The people weeping
There is sobbing of the strong,
And a pall upon the land;
But the People in their weeping
Bare the iron hand:
Beware the People weeping
When they bare the iron hand.
— Herman Melville
Almost all of us who are old enough to remember September 11, 2001, can describe where we were and what we were doing when we first heard of the terrorist attacks that morning. We can recall how we felt; what we feared; what we first thought or said or did.
It’s a bit harder to recall accurately the pervasive uncertainty of those first few days after the attack, when none of us really knew what would come next. With airline pilots and Air Force officers among my friends and immediate family, that sense of insecurity was heightened for me, but none of my loved ones endured more than a disrupted schedule. For most of us, the ensuing years have unfolded with less trauma or inconvenience than we feared they might. Aside from airport hassles and other forms of increased government scrutiny, our lives have remained much the same as we had come to expect.
Not so for the families of those who perished in the attacks, or who died (and are still dying) in the wars that followed. Not so for the wounded warriors who continue to fight for healing and a return to any resemblance of the life they knew before. Not so for the families who still are enduring separation from loved ones deployed to war zones.
Today it’s fitting to look back with grief for those whose lives were lost or changed forever. It’s appropriate to resolve that we will remain vigilant against threats to freedom, whatever form they take, and recognize that the related inconveniences we sometimes encounter are minor in comparison to the price paid by those who willingly place themselves in harm’s way to protect and defend.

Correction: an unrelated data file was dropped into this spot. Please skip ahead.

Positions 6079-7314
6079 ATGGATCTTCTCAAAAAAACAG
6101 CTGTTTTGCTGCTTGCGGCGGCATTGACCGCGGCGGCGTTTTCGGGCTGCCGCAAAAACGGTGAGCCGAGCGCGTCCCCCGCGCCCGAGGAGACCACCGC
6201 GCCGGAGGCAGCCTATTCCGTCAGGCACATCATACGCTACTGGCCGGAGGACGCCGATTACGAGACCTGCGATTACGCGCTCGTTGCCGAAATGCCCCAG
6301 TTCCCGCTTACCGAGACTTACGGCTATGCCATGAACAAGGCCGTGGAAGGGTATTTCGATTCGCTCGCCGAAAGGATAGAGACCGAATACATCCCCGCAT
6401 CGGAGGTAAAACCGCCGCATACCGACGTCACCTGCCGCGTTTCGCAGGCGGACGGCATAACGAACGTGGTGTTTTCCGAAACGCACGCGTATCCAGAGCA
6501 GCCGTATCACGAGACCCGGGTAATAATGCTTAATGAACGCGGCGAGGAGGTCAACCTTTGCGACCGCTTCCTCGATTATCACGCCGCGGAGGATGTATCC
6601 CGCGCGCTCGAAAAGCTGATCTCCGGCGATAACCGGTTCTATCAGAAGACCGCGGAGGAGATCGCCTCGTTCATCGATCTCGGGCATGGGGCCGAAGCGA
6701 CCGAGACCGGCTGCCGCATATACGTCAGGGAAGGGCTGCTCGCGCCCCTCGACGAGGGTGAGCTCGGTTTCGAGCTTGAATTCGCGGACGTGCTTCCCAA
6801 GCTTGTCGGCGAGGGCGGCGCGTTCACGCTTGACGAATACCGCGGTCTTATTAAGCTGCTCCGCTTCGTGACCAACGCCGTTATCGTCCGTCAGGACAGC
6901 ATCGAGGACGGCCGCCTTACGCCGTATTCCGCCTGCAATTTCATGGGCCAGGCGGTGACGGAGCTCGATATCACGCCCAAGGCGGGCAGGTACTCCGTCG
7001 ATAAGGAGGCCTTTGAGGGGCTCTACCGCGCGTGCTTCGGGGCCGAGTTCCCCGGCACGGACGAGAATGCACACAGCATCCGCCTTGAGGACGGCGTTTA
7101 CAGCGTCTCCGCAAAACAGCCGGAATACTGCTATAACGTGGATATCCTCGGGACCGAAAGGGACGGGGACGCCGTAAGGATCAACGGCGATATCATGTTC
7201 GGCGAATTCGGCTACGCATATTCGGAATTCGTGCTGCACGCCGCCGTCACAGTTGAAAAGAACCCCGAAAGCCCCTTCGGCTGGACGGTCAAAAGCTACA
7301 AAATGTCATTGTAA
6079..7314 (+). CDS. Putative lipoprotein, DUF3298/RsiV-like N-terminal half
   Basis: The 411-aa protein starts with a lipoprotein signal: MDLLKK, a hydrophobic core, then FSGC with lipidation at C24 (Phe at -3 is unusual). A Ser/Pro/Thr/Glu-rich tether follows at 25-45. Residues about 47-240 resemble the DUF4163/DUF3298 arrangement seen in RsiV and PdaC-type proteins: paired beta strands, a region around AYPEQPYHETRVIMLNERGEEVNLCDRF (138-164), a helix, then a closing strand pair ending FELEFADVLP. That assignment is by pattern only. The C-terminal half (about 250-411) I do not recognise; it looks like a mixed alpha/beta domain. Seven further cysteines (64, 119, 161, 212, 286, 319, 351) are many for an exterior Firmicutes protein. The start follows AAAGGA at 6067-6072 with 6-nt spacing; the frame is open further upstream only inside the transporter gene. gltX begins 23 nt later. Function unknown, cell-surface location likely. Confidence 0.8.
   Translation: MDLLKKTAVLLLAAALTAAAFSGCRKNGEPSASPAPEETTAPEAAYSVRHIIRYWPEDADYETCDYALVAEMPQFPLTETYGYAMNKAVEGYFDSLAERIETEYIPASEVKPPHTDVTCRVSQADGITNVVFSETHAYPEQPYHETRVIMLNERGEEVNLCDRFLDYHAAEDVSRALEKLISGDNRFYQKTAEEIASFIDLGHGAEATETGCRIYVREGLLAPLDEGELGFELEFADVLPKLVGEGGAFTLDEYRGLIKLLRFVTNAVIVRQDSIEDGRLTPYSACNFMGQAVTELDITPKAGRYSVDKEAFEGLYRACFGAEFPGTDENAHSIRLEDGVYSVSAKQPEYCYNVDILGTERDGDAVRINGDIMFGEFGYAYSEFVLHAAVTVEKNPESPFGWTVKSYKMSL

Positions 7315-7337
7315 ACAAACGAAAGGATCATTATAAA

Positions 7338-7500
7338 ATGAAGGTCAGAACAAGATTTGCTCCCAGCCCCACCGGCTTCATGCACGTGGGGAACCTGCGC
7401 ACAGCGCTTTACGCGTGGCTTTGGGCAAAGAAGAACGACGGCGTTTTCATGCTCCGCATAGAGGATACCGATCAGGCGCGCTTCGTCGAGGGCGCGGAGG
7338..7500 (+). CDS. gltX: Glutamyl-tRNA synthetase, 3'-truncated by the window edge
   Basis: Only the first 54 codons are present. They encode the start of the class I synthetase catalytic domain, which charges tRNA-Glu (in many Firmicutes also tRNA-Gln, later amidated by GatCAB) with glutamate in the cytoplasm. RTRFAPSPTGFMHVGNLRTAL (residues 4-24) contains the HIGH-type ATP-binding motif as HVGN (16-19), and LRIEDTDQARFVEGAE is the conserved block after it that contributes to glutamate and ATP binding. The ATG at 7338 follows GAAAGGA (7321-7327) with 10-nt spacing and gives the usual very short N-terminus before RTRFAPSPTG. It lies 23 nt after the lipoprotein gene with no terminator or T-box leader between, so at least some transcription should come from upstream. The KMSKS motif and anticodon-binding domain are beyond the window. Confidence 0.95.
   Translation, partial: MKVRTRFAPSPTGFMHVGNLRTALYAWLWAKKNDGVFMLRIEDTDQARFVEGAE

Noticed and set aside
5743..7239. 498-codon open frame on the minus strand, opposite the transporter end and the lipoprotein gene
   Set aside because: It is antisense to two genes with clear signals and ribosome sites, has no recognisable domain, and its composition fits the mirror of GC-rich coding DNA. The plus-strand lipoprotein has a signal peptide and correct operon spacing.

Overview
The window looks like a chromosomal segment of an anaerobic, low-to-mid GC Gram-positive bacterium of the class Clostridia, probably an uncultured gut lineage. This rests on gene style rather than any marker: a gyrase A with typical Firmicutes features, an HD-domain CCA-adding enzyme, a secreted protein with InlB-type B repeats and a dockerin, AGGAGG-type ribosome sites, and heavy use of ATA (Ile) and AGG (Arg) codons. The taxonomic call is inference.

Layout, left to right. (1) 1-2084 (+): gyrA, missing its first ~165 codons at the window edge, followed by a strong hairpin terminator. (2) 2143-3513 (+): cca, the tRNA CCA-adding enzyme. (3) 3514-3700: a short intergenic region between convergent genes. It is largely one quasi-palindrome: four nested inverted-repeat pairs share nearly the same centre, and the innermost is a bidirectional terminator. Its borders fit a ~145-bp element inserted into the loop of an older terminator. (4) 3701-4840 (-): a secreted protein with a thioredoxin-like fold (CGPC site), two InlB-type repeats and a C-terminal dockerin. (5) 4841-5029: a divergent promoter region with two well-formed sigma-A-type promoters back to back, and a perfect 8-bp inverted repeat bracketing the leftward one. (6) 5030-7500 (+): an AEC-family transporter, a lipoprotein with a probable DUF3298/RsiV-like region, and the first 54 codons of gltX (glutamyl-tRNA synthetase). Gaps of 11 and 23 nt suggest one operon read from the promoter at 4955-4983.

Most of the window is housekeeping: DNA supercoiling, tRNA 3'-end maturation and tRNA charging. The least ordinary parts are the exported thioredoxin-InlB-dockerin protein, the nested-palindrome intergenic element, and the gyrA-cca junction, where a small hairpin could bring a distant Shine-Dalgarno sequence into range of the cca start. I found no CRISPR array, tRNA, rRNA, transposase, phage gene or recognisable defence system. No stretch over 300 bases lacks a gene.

On this September 11th, I wish you a lovely early-autumn day, with skies free of threats, and hearts free of fear — and the full understanding of what a blessing those freedoms are.
This post was first published seven years ago today. In November 2019, my British friend and I visited the new World Trade Center and the memorial fountains that mark where the Twin Towers stood. It was all more beautiful than I ever imagined it could be, so beautiful that I cried. The resiliency of the human spirit is amazing.
The original post, comments and photo are linked, along with two other related posts, below. These links to related posts, and their thumbnail photos, do not appear in the blog feed; they are only visible when viewing the individual posts by clicking on each one. I have no idea why, nor do I know how they choose the related posts. That’s just the way WordPress does things.